Hip Hop

(Past, Present, and Future)
By: Ron “Mr. Kane” Alexander

Ron “Mr. Kane” Alexander

Alright, let’s take a trip to the past; let’s say about several decades ago. Way back when “actual” Hip Hop slowly presented itself to the entire world.

The year of 1979, does that year ring a bell? The Sugar Hill Gang (Rappers Delight).

I being 28 years of age was also born that year, which even more convinces me persuasively of being a “Hip Hop Baby”! Inside my mothers womb, I chill just awaiting to step foot into the world, as in forced to rock back and forth to the tunes of Sugar Hill gang.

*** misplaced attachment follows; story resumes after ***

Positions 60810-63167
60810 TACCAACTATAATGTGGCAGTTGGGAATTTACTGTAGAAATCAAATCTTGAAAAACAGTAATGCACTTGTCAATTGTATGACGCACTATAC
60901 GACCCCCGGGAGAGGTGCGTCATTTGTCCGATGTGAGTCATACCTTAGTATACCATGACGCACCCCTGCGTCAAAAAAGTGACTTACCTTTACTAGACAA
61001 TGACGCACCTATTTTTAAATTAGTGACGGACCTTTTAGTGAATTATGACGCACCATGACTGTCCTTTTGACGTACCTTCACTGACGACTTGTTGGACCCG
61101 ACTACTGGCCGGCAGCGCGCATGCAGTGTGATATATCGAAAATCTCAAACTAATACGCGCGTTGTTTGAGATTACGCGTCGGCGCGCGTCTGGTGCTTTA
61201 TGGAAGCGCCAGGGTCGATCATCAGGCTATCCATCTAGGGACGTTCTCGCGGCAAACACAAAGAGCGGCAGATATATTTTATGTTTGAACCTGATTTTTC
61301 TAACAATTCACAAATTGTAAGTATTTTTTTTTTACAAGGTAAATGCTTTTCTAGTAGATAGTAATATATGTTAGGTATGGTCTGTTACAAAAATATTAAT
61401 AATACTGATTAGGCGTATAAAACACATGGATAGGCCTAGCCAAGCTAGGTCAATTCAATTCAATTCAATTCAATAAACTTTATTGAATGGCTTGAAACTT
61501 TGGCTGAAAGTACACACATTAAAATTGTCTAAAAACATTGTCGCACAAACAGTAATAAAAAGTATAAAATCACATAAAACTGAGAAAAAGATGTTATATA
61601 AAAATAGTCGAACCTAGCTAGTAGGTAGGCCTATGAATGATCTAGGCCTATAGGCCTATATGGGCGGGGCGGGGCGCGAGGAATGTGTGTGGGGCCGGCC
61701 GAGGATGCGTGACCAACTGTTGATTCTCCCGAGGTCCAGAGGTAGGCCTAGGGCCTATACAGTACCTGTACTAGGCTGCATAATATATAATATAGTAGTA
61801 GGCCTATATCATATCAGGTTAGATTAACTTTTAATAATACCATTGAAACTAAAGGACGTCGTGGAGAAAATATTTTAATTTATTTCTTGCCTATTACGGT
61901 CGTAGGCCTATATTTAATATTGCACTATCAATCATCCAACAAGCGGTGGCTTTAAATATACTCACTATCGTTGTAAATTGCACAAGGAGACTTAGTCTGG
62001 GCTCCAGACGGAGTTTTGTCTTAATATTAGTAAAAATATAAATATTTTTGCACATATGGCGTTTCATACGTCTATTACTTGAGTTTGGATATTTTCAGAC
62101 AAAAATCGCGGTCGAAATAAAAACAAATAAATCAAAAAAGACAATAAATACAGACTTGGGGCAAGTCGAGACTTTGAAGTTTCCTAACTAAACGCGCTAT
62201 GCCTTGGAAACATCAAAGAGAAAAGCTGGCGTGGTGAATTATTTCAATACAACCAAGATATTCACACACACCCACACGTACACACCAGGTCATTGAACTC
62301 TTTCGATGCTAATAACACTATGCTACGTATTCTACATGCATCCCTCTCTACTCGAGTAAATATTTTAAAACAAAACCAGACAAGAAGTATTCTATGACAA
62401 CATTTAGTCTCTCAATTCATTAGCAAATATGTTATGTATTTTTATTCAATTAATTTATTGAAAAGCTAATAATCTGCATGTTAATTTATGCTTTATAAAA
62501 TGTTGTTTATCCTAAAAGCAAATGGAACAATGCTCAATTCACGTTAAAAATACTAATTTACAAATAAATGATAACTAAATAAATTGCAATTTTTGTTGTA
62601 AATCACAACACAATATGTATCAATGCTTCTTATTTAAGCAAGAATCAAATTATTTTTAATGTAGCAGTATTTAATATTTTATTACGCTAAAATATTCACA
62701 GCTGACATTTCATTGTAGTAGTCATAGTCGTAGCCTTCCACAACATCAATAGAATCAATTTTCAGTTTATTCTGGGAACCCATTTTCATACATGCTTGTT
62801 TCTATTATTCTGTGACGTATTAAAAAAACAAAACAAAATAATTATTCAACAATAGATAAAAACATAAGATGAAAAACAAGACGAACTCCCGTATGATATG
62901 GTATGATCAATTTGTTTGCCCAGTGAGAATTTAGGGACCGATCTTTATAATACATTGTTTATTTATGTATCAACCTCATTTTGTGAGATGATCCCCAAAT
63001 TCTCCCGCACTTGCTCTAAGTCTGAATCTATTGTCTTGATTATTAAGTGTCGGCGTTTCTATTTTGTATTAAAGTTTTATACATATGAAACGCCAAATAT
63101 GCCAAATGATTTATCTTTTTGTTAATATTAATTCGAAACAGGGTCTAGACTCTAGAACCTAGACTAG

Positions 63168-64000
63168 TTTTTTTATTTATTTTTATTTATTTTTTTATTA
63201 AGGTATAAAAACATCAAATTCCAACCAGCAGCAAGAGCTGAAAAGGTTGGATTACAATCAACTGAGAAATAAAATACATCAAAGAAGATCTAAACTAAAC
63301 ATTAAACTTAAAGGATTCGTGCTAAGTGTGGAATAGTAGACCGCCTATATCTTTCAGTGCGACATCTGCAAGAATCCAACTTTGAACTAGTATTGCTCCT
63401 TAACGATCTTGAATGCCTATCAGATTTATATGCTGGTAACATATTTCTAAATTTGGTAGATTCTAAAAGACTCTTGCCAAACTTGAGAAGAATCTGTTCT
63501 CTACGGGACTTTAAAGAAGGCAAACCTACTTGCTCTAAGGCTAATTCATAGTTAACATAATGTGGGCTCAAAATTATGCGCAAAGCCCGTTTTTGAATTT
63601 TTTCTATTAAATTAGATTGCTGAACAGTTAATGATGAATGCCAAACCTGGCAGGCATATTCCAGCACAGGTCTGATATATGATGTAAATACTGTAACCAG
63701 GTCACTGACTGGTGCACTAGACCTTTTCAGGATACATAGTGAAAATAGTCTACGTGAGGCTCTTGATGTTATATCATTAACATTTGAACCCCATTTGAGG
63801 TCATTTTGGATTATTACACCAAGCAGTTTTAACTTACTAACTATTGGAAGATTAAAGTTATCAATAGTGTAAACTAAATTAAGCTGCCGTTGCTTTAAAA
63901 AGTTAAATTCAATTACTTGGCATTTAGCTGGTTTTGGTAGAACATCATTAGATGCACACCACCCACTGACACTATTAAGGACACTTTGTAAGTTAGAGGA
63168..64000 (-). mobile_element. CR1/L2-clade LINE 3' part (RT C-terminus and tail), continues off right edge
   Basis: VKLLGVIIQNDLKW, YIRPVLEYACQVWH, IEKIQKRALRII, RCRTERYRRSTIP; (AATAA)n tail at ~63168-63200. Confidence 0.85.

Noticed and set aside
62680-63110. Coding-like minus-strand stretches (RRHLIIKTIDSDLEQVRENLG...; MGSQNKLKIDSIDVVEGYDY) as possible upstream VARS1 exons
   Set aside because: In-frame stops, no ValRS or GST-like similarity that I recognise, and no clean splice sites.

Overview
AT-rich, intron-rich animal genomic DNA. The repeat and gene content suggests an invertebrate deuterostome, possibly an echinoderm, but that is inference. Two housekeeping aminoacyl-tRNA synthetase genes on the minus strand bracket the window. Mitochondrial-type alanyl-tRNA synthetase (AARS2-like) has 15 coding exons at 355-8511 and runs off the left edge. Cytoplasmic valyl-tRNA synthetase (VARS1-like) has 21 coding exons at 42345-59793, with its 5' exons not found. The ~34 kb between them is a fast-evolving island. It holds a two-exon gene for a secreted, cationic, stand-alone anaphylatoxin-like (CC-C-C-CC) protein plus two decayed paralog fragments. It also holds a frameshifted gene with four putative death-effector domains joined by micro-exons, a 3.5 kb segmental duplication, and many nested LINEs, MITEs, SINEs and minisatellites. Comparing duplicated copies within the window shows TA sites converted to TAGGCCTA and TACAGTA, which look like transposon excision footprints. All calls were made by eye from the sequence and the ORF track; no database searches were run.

My mother always told me that was one of her favorite songs! By the time I was old enough to quote the lyrics that are when I realized the fun, excitement and creativity of the “New Art Form”. To actually witness kids from the streets, the slums, speak and express their minds in such clever ways, and different styles, to me personally had to be one of the best things to ever happen to music. Don’t get me wrong, this art form was in the making since the mid 70’s, with Kats like “”DJ Kool Herc”, and several other (DJ’s) from the Bronx new York would throw block parties and gatherings, to which people started telling street tales in a poetic form. A few years after “Sugar Hill Gang” blew up, you had other Kats like “Grandmaster Flash and The Furious Five” (1982’s The Message) to expand Hip Hops horizons. Grandmaster Flash started to shift focus towards the “socioeconomic” struggles of inner city America.